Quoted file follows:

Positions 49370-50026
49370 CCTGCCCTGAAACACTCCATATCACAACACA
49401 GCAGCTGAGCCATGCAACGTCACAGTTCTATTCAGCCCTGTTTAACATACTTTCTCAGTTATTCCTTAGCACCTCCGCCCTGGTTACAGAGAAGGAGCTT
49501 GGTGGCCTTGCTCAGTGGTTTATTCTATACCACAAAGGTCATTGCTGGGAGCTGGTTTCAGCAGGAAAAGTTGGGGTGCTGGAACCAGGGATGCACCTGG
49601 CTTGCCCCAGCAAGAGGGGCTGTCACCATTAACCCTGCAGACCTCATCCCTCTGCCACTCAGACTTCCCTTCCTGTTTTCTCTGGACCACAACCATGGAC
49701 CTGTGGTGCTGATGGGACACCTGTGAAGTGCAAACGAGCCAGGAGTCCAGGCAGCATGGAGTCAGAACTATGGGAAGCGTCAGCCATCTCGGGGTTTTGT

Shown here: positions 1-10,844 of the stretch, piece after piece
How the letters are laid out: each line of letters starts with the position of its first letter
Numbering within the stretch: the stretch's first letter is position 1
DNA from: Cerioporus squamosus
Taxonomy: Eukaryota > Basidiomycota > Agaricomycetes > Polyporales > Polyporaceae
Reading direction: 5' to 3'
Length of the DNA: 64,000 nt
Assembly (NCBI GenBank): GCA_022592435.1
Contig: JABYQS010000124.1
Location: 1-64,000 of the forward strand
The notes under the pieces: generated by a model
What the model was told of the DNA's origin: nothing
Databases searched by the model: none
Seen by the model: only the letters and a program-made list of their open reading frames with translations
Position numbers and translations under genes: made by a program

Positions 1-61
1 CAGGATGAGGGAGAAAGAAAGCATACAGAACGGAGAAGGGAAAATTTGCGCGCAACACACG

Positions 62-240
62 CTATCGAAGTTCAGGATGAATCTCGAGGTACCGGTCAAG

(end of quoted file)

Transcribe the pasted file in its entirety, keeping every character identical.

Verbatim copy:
Positions 49370-50026
49370 CCTGCCCTGAAACACTCCATATCACAACACA
49401 GCAGCTGAGCCATGCAACGTCACAGTTCTATTCAGCCCTGTTTAACATACTTTCTCAGTTATTCCTTAGCACCTCCGCCCTGGTTACAGAGAAGGAGCTT
49501 GGTGGCCTTGCTCAGTGGTTTATTCTATACCACAAAGGTCATTGCTGGGAGCTGGTTTCAGCAGGAAAAGTTGGGGTGCTGGAACCAGGGATGCACCTGG
49601 CTTGCCCCAGCAAGAGGGGCTGTCACCATTAACCCTGCAGACCTCATCCCTCTGCCACTCAGACTTCCCTTCCTGTTTTCTCTGGACCACAACCATGGAC
49701 CTGTGGTGCTGATGGGACACCTGTGAAGTGCAAACGAGCCAGGAGTCCAGGCAGCATGGAGTCAGAACTATGGGAAGCGTCAGCCATCTCGGGGTTTTGT

Shown here: positions 1-10,844 of the stretch, piece after piece
How the letters are laid out: each line of letters starts with the position of its first letter
Numbering within the stretch: the stretch's first letter is position 1
DNA from: Cerioporus squamosus
Taxonomy: Eukaryota > Basidiomycota > Agaricomycetes > Polyporales > Polyporaceae
Reading direction: 5' to 3'
Length of the DNA: 64,000 nt
Assembly (NCBI GenBank): GCA_022592435.1
Contig: JABYQS010000124.1
Location: 1-64,000 of the forward strand
The notes under the pieces: generated by a model
What the model was told of the DNA's origin: nothing
Databases searched by the model: none
Seen by the model: only the letters and a program-made list of their open reading frames with translations
Position numbers and translations under genes: made by a program

Positions 1-61
1 CAGGATGAGGGAGAAAGAAAGCATACAGAACGGAGAAGGGAAAATTTGCGCGCAACACACG

Positions 62-240
62 CTATCGAAGTTCAGGATGAATCTCGAGGTACCGGTCAAG